India’s close US ties gives it the bandwidth to make a bolder choice of allies within Bangladesh

There is a good reason why our parents warned us against friendships that make us unpopular and unaccepted. India has much to weigh on that count as Prime Minister Narendra Modi embarks later this month on a visit to Bangladesh, the part of neighbourhood where he is both a friend and an enemy by association. Currently, more the latter, if one honestly gauges public opinion.

The Sheikh Hasina government, behind which India solidly stands, has been busy accruing anger of its people in the last couple of years despite some serious developmental work to its credit. An increasing number of Bangladeshis view it as a corrupt, arrogant and vindictive regime. It rode back to power in 2018 riding allegations of wanton rigging, stifling of dissent and forced disappearances.

It should strictly have been the neighbour’s problem if there were not a stubborn perception that Indian agencies covertly helped Hasina get back to power. Ironically, before the elections, Indian officials privately estimated Hasina government’s approval rating to be less than 20 percent.

India’s and Modi’s image started taking a hit in Bangladesh before the elections. The Hasina regime unleashed a harsh crackdown on an agitation in which students had come out on the streets protesting government apathy in traffic management. Photographer Shahidul Alam was jailed for 107 days for speaking out. It was then that ire started being directed towards India, mainly on social media.

The election, widely seen as unfair, deepened popular anger.

But it was the night of 6 October, 2019 that drove dark ice into the heart of this relationship, more than leaders and diplomats on both sides may realise or admit.

Abrar Fahad, 21, a student of the top-grade Bangladesh University of Engineering and Technology (BUET), was dragged out of his hostel room by alleged activists of Chhatra League, the ruling Awami League’s student wing. He was then tortured and beaten with cricket stumps and bamboo sticks till he was dead in the wee hours of 7 October.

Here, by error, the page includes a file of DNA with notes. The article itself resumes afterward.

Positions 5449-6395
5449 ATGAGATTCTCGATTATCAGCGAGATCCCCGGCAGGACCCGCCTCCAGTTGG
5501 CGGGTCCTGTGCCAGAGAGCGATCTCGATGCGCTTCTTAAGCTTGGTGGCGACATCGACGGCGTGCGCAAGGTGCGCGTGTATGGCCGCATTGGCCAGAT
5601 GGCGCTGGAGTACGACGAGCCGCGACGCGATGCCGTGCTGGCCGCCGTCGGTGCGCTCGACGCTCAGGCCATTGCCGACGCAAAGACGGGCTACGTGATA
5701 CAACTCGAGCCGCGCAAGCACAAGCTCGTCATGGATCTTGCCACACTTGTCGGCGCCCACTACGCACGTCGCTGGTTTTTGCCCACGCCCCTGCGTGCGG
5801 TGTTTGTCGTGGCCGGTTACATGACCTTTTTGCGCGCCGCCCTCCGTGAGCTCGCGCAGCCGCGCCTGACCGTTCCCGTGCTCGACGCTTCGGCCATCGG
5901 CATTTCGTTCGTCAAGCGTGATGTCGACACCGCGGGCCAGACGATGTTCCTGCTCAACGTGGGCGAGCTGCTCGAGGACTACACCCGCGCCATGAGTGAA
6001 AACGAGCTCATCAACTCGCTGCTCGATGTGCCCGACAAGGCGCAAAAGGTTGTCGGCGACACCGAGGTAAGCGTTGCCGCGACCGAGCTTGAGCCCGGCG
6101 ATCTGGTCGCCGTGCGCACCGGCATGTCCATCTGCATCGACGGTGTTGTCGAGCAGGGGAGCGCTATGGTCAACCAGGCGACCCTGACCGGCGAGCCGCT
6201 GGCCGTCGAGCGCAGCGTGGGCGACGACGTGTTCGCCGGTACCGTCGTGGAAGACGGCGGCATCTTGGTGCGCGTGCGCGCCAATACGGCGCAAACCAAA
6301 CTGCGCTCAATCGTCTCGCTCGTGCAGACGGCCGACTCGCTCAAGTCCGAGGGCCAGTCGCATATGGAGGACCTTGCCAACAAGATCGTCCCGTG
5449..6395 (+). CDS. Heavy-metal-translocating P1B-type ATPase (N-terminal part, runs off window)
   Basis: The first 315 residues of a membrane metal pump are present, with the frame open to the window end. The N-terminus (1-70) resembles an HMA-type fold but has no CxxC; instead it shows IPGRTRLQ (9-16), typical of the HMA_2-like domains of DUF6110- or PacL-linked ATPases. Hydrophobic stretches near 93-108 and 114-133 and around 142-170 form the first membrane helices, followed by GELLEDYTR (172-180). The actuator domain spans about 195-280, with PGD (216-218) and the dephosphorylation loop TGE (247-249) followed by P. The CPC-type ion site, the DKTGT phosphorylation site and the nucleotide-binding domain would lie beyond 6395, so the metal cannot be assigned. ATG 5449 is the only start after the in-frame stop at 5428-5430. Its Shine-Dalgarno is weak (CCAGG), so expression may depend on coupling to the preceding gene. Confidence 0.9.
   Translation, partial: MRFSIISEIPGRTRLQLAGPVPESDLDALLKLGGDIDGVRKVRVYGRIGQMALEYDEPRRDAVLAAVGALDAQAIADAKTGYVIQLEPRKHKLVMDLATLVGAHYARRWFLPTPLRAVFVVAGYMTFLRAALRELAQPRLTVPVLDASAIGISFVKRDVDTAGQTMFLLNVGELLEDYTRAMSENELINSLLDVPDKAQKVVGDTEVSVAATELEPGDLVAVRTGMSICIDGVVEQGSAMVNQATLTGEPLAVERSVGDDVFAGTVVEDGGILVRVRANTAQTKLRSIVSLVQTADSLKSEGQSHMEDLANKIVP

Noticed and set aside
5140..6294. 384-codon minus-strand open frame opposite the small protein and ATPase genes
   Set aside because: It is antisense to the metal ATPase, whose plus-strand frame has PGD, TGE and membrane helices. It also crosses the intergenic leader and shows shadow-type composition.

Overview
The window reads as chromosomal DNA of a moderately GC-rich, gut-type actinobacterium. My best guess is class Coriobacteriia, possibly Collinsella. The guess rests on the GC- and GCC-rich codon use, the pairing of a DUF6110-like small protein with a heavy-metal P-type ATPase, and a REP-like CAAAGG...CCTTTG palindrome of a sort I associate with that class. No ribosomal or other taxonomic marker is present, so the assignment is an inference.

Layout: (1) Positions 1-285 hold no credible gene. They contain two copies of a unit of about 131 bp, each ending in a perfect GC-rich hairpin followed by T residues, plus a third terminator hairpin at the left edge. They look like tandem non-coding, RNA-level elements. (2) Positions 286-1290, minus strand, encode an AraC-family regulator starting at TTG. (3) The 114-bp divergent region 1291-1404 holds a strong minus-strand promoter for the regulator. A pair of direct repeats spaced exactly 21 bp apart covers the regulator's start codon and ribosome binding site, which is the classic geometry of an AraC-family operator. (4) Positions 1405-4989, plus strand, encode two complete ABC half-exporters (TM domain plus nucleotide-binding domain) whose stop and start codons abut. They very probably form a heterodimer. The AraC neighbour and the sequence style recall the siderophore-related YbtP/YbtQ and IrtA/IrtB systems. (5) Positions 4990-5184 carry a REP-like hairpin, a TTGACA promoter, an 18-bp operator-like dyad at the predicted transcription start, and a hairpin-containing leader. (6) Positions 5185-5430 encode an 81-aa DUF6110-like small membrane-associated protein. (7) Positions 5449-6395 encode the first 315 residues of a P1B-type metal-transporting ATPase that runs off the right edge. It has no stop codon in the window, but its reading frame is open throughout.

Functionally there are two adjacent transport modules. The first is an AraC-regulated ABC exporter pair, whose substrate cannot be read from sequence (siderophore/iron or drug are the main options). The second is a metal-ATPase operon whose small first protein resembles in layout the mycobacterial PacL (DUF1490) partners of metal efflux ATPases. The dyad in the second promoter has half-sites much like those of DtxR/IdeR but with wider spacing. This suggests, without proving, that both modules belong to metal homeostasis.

His crime? He had written a Facebook post criticising the Bangladesh government for bending over backwards to sign unhelpful and one-sided agreements with India.

Anti-India posts by Opposition BNP supporters or by the powerful Jamaat used to get limited traction on social media. But after the elections and especially after Abrar’s murder, the dam broke.

Jamaat’s IT cell Basher Kella, which keeps sprouting newer avatars, mirrors and IP addresses because of intense heat from the Hasina government, has unleashed a full-blown anti-India onslaught mainly from its UK handles. In the absence of any legitimate opposition, which the government has silenced, Jamaati social media handles get the people’s ear today.

The recent death of writer Mushtaq Ahmed in custody — jailed for merely pointing to government corruption during the COVID pandemic — has made things worse. An Al Jazeera report has opened the box of outrage wider, exposing corrupt syndicates of top-ranking government and army officials.

In all this, China’s spectre silently grows in Dhaka. Officials at the topmost tier of Bangladesh’s national security are believed to be cosying up to China. While embers of environmental protests against the India-backed Rampal power plant in the Sunderbans smoulder on, China has sanctimoniously backed out of ‘dirty’ power projects in Bangladesh. It helps Beijing in two ways: to address global environmental concerns over its Belt and Road Initiative, and build a positive perception among the Bangladeshi people, contrasted with New Delhi’s stand on Rampal.

India’s play in Bangladesh is not easy. The choices are limited. It has to resist China’s voracious appetite for influence. And it has to deal with Bangladesh’s Islamist strain left over by the pro-Pakistan Razakars Militia, fanned by General Muhammad Ershad in the 1980s, and sustained by the Jamaat and groups like Hefazat-e-Islam.

India has mulled opening lines with the Opposition BNP. But a politically battered BNP has not shown much confidence in letting go of Jamaat and Pakistan’s coattails.

The next couple of years could be India’s chance to envision and encourage a leadership besides that of the two self-perpetuating ruling families, that of Sheikh Hasina and Khaleda Zia. Bangladesh has enough political talent outside this fetid duopoly. There are competent people with commitment and vision within those two parties but outside the families. There are prominent independent citizens too.

Joe Biden’s ascent to power brings to India some more providential elbow room in Bangladesh. Donald Trump couldn’t care less about a small country with an outsized population. Democrats have traditionally been a lot more engaged with Bangladesh and interested in upholding democracy there. The US’ involvement automatically works as a bulwark against China. And India’s close US ties gives it the bandwidth to make a bolder choice of allies within Bangladesh.

Among all of India’s challenges in Bangladesh, the most insidious is Bangladesh’s own insecurity in dealing with a much larger and ambitious nation which it had been carved out of through waves of bloodshed. For enemies of both the nations, it is easy to fan that insecurity into gurgling rage. Which is why Modi’s visit is crucial beyond the usual optics, selfies and hand-waving.

It is also time India gives Bangladesh something special, like a favourable Teesta water treaty. Or a deal that tells young Bangladeshis like Abrar that this is not an unequal friendship.